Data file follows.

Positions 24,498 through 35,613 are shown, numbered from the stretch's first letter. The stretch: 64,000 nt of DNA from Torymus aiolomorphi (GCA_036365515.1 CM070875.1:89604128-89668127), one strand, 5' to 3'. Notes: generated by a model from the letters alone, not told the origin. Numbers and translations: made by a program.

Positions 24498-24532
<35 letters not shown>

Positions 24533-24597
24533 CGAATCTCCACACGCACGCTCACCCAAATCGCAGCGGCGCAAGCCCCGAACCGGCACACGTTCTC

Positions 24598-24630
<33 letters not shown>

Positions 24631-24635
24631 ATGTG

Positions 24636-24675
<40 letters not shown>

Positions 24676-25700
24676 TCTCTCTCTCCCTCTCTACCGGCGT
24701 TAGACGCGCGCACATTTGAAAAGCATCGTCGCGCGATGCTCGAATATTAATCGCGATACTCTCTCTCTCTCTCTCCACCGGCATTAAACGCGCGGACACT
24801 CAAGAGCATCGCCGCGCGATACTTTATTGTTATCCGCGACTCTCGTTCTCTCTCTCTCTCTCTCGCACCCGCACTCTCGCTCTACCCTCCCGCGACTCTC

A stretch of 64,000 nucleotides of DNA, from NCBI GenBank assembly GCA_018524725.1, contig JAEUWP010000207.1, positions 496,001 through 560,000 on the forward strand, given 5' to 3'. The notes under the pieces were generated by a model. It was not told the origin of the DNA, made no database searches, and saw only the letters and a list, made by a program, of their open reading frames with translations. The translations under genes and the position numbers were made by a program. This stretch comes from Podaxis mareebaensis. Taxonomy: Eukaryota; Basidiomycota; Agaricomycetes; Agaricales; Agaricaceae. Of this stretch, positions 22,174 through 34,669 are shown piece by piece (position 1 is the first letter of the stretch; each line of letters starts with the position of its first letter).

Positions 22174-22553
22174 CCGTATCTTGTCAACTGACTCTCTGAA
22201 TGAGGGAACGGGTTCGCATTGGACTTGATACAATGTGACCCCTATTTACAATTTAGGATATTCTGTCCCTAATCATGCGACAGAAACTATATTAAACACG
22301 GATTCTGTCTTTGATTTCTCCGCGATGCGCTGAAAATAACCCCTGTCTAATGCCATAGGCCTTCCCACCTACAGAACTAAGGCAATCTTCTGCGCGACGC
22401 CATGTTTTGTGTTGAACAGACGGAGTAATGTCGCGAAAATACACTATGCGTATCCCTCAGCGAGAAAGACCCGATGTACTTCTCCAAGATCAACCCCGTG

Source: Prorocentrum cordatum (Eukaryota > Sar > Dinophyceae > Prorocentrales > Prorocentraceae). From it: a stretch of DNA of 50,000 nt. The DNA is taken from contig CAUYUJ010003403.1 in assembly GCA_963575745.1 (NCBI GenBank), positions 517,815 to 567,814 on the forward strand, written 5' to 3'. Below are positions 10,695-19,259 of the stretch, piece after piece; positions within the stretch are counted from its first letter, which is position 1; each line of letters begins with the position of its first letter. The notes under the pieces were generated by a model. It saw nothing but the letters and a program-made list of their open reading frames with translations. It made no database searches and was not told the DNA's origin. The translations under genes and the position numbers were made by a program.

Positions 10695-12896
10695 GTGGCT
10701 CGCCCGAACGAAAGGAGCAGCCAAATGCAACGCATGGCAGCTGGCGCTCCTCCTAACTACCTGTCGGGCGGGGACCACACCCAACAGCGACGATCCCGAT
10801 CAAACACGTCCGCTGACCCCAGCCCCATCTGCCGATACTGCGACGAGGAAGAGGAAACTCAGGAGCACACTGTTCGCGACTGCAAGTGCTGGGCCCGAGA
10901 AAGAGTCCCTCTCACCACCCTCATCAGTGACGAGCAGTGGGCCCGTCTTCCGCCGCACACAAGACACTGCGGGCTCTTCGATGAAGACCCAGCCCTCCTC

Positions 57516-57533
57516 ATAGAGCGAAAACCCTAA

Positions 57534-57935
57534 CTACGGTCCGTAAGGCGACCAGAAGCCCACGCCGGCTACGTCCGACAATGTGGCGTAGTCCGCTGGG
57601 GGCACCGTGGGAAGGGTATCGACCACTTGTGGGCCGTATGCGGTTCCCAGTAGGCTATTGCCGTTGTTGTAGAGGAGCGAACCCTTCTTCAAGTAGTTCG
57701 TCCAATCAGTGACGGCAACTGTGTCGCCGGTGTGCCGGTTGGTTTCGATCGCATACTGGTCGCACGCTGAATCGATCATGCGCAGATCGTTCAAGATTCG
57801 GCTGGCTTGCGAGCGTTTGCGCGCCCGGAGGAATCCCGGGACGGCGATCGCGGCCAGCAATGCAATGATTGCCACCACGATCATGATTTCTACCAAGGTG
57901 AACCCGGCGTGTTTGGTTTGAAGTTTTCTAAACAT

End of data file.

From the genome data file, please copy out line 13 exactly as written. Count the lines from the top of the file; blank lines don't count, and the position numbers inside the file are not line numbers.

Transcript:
24676 TCTCTCTCTCCCTCTCTACCGGCGT